It was only a month ago when college football was trying to install a possible seventh access bowl that would help increase revenue and exposure for the teams outside a powerhouse conference.
Now, ESPN is reporting that college football will likely stick to six and call it a day.
"I think everyone has realized the seventh bowl is not on the level with the other contract bowls," a source said. "The question was how much can we get for this game? It didn't sound like it was a lot."
If we have learned anything about the way college football works, it is all about the money and if it doesn't add up, it certainly doesn't make sense to go through with it.
The six access bowl games will include teams from conferences such as the SEC, Pac-12, Big 12, ACC and Big Ten and produce well over $60 million. The seventh bowl game was going to include a team from the non-power conferences, such as the Big East or MWC and reportedly only bring in about $25 million.
The other bowl games would also be played in big time stadiums such as the Rose Bowl or University of Phoenix Stadium, while the seventh bowl isn't necessarily guaranteed a huge crowd or even selling out if a matchup was to actually happen.
Besides, who would want to see a Boise State play a team such as Oklahoma?
"Three weeks ago it was probably 90-10 (that a seventh bowl game would happen), now I would put it at less than 50 percent," another source said.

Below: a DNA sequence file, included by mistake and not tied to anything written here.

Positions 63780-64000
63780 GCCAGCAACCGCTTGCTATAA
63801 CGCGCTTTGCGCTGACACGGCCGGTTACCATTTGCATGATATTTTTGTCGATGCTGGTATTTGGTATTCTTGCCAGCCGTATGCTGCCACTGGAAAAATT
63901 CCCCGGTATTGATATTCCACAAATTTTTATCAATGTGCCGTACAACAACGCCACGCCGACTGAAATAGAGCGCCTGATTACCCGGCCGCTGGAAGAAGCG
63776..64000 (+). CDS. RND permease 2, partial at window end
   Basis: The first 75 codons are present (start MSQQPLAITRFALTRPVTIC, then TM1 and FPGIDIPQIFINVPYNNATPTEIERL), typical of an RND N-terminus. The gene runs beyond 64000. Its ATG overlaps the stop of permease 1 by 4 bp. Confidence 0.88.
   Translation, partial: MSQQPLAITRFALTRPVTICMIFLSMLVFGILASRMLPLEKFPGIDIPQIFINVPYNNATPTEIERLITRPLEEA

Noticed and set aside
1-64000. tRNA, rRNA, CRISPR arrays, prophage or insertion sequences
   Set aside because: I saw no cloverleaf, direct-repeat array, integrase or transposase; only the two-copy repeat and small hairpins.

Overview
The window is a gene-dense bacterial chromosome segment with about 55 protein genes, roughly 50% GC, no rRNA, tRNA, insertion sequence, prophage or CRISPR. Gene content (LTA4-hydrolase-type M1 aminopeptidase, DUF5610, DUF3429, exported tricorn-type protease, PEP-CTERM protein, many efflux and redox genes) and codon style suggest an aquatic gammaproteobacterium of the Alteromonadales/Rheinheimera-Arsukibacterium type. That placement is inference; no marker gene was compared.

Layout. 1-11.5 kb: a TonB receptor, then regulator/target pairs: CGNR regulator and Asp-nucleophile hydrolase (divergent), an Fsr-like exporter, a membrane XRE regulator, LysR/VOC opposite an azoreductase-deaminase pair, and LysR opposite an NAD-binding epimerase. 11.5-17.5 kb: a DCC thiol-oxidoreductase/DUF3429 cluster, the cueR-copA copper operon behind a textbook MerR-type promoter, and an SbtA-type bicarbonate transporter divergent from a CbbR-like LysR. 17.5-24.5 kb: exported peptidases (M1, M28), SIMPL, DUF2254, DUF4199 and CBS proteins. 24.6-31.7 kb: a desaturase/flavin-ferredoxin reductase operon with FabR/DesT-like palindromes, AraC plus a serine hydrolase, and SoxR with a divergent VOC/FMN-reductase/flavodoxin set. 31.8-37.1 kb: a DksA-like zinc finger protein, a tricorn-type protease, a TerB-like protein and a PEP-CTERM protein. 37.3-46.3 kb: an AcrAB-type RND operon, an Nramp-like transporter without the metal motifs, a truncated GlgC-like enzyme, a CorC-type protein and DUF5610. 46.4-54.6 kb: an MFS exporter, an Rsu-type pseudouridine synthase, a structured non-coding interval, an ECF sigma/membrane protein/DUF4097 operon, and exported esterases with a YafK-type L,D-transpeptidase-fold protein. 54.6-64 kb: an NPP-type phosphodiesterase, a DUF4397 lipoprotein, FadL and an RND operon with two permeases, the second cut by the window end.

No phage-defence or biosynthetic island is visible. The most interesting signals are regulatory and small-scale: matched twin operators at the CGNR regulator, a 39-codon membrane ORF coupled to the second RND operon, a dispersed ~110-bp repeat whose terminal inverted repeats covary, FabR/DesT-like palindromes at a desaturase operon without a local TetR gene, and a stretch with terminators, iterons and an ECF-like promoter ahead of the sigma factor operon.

The six access bowls have yet to be made official,but will act as rotating semifinal sites for the college football playoff that takes place beginning in 2014.
Many believe that it will include the usual BCS bowl games such as Rose, Fiesta, Sugar and Orange, while possibly adding the Cotton and Chick-fil-A as well.
The matchups would also bring in gigantic revenue as some of the possible games that are in the works include: Rose (Pac-12 vs. Big Ten); Champions/either Cotton or Sugar (Big 12 vs. SEC) and Orange (ACC vs. Big Ten, SEC or Notre Dame), according to the report.
"Nothing has been finalized, but the complexity of the whole thing is multiplied with trying to figure out if a seventh access bowl is realistic or not." Said another source.
While nothing may be finalized, it appears that college football has found another way to stick it to the little guy.
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